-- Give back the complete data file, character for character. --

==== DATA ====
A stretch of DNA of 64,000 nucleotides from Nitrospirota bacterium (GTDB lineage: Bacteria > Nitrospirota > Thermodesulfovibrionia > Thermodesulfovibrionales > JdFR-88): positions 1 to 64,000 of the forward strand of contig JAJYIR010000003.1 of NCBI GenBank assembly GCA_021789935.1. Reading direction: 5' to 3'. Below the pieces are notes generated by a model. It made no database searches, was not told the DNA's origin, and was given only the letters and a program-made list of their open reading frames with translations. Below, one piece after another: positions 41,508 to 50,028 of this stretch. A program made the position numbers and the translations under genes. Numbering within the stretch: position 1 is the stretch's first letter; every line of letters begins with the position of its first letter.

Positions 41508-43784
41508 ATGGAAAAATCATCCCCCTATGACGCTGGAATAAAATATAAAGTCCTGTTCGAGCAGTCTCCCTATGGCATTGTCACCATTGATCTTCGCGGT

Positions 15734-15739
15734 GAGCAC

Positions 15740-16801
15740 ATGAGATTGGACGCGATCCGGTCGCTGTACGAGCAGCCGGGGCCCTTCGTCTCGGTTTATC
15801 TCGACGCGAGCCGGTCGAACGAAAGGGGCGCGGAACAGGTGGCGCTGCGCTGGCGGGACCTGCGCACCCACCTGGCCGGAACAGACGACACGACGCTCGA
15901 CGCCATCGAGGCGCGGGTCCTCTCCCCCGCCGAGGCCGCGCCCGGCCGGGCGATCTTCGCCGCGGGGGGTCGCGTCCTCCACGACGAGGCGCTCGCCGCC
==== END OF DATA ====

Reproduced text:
A stretch of DNA of 64,000 nucleotides from Nitrospirota bacterium (GTDB lineage: Bacteria > Nitrospirota > Thermodesulfovibrionia > Thermodesulfovibrionales > JdFR-88): positions 1 to 64,000 of the forward strand of contig JAJYIR010000003.1 of NCBI GenBank assembly GCA_021789935.1. Reading direction: 5' to 3'. Below the pieces are notes generated by a model. It made no database searches, was not told the DNA's origin, and was given only the letters and a program-made list of their open reading frames with translations. Below, one piece after another: positions 41,508 to 50,028 of this stretch. A program made the position numbers and the translations under genes. Numbering within the stretch: position 1 is the stretch's first letter; every line of letters begins with the position of its first letter.

Positions 41508-43784
41508 ATGGAAAAATCATCCCCCTATGACGCTGGAATAAAATATAAAGTCCTGTTCGAGCAGTCTCCCTATGGCATTGTCACCATTGATCTTCGCGGT

Positions 15734-15739
15734 GAGCAC

Positions 15740-16801
15740 ATGAGATTGGACGCGATCCGGTCGCTGTACGAGCAGCCGGGGCCCTTCGTCTCGGTTTATC
15801 TCGACGCGAGCCGGTCGAACGAAAGGGGCGCGGAACAGGTGGCGCTGCGCTGGCGGGACCTGCGCACCCACCTGGCCGGAACAGACGACACGACGCTCGA
15901 CGCCATCGAGGCGCGGGTCCTCTCCCCCGCCGAGGCCGCGCCCGGCCGGGCGATCTTCGCCGCGGGGGGTCGCGTCCTCCACGACGAGGCGCTCGCCGCC